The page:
The Joel Ward bobbleheads have finally found their way to DC.
Yesterday, the Capitals announced that head coach Dale Hunter would not be returning for the 2012-2013 season. Many fans are upset with Hunter, saying he quit on the team because we failed to win the Stanley Cup, but I respect his decision and wish him luck with the London Knights.
If you put yourself in his shoes, you can see why the transition from coaching in the Ontario Hockey League to coaching in the NHL would be difficult: In the junior leagues, you are coaching malleable teenagers, eager to do anything Coach says to have a shot at making the NHL. In the NHL, you are coaching grown men set in their ways, who may be less than enthusiastic when, for example, a new coach comes in and tells a offense-only superstar that he has to learn to backcheck if he wants to play a lot of minutes. I think it’s time to put the past behind us, thank Hunter for his services, and look towards next season and beyond. There aren’t a huge number of veteran coaches available, but there is one great coach who is currently unemployed: Ron Wilson.
Wilson has 1401 games under his belt, with a 648-561-101-91 career record. He ranks 4th for most games coached and 6th for most career wins; he is also the only man who has coached the Caps to a Stanley Cup final, as he did in 1998 during his debut season in Washington. As a coach, I would consider him to be on a level with Pat Quinn and Mike Keenan. He may not have won a Cup yet, but he certainly has the proven track record and the experience to get us over the hump.
Many people will undoubtedly look at Wilson’s more recent work as the head coach of the Toronto Maple Leafs and say that he is a coaching has-been, but such an assessment would be unfounded and unfair. Scotty Bowman himself could not have coached the teams the Leafs have iced in the past five years to anything other than mediocrity. They say that if you have “the goalie,” it’s 75 percent of your team, but if you don’t, it’s 100 percent; Wilson never had anything close to passable goaltending in Toronto, which is why the Leafs sucked and general manager Brian Burke was left with no choice but to fire him before this past season even ended. In DC, on the other hand, we do have “the goalie,” and his name is Braden Holtby.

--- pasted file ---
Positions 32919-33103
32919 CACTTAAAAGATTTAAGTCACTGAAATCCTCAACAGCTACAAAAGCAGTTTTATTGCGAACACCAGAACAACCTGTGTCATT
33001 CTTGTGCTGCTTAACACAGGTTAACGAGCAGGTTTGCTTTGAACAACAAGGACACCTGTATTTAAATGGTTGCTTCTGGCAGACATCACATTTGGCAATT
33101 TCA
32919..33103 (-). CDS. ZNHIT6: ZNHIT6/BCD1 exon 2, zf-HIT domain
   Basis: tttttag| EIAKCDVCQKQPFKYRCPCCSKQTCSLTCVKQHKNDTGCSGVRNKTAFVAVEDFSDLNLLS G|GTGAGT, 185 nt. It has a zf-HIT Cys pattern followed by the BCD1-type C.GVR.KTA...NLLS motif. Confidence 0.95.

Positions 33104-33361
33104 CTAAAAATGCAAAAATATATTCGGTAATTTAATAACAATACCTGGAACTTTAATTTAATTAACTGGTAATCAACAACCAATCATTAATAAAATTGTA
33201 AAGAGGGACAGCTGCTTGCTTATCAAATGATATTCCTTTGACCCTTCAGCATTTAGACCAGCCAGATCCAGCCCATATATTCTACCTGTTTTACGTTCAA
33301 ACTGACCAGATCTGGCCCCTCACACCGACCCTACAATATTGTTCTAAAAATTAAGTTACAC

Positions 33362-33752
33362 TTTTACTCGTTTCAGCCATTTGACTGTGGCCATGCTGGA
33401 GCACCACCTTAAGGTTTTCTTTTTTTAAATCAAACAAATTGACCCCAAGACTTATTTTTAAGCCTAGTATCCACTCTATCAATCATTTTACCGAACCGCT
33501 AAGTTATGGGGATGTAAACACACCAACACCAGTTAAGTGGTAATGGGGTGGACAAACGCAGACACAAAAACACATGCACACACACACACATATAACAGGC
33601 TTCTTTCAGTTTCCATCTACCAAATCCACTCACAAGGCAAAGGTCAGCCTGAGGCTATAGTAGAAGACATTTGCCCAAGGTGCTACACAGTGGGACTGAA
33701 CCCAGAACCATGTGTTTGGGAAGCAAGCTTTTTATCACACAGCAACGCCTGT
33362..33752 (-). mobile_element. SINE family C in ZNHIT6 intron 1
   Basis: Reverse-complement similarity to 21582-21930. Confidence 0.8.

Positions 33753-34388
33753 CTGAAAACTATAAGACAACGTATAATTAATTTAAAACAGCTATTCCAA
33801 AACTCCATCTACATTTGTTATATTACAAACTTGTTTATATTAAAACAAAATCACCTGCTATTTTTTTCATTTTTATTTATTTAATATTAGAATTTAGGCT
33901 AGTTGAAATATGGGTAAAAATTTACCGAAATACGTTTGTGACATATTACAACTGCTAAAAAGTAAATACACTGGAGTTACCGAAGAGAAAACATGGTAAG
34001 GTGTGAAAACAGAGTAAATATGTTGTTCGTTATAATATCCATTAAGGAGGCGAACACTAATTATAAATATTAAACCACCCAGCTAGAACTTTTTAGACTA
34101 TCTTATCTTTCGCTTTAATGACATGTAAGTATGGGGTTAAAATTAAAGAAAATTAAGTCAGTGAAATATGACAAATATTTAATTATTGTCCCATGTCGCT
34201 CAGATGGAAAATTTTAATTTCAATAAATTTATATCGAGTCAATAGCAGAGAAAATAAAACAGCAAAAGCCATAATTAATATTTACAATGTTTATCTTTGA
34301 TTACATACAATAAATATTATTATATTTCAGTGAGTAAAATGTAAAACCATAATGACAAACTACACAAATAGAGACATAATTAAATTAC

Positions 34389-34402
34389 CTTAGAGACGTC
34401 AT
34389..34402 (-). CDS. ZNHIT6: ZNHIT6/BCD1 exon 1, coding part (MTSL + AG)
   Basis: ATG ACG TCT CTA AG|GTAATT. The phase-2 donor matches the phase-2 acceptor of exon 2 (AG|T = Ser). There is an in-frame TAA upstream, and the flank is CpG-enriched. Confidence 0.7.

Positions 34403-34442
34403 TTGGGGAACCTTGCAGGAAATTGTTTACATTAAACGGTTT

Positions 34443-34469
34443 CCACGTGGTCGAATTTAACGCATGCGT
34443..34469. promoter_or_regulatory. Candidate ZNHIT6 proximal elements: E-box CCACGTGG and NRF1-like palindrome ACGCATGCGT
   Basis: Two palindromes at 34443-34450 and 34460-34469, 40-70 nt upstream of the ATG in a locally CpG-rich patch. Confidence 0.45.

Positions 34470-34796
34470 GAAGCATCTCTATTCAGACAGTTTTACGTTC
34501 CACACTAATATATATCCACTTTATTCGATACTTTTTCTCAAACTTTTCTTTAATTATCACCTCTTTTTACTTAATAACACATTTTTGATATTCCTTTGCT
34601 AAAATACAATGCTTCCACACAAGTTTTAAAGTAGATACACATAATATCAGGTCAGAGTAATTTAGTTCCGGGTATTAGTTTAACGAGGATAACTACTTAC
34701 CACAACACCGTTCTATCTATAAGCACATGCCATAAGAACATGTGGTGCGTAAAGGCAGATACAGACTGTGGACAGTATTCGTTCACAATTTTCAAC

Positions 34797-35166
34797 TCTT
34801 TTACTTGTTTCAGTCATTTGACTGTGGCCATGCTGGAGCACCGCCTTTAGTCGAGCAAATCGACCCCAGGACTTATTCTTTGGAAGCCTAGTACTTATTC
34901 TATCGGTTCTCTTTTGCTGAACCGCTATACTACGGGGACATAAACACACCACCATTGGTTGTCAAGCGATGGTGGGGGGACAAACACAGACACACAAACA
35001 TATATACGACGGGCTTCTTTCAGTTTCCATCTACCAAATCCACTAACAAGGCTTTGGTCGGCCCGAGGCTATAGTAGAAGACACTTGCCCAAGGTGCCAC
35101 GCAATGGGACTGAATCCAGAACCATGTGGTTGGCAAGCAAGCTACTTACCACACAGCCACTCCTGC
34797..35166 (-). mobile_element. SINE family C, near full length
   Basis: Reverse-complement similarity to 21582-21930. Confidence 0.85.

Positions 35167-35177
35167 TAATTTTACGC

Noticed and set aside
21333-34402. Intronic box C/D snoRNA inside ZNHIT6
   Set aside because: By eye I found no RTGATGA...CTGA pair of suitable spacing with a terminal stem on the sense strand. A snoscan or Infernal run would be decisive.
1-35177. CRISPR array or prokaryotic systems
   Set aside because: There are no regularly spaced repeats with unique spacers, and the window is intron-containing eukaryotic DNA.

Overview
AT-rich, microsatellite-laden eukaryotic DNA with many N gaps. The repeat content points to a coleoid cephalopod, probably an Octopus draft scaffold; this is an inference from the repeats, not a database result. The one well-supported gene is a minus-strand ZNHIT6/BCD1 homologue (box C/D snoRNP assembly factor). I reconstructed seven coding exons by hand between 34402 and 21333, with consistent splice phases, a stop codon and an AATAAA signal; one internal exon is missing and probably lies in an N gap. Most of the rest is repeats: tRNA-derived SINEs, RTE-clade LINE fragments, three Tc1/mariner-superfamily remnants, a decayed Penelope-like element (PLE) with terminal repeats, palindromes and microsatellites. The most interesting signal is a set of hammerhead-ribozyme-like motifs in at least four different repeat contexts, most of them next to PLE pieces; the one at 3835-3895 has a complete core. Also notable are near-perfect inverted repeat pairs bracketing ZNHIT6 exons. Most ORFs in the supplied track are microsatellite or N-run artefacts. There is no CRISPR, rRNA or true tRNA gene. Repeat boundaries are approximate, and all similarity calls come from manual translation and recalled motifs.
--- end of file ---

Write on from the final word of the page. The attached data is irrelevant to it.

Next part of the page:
Wilson was criticized this past season for “ruining” Dion Phaneuf with his conservative, “keep it simple, stupid” coaching style, but I think his style will serve us well. His style is sort of a happy medium between the “run and gun” Bruce Boudreau style and the “best offense is good defense” Hunter style. Wilson will be willing to give Ovechkin big minutes, but will also ensure that the team is responsible in their own end. He places a premium on speed, and I think he will be able to get more out of younger players like Marcus Johansson.
The last time that Wilson coached in Washington, he had a .540 coaching record, and the team made the playoffs 3 out of 5 seasons. He was fired following the 2001-2002 season, in which the Caps missed the postseason by just 2 points. Under his tenure, the Caps averaged 17.724% on the power play, 85.232% on the penalty kill, 221.4 goals for, and 213 goals against; all of those stats (except for goals for) are better than the stats for the 2011-2012 Caps. Overall, the current incarnation of the Caps roster is stronger than the roster was when Wilson last coached here, because we have more depth at forward and a great young defensive pairing in John Carlson and Karl Alzner. If Wilson was given the opportunity to coach them now, I think the Caps would win the Southeast Division in a walk, and definitely finish near the top of the Eastern Conference.
The Capitals have all the pieces to be a legitimate Cup contender. The only thing missing is the glue to put those pieces together, and I believe that glue is Ron Wilson.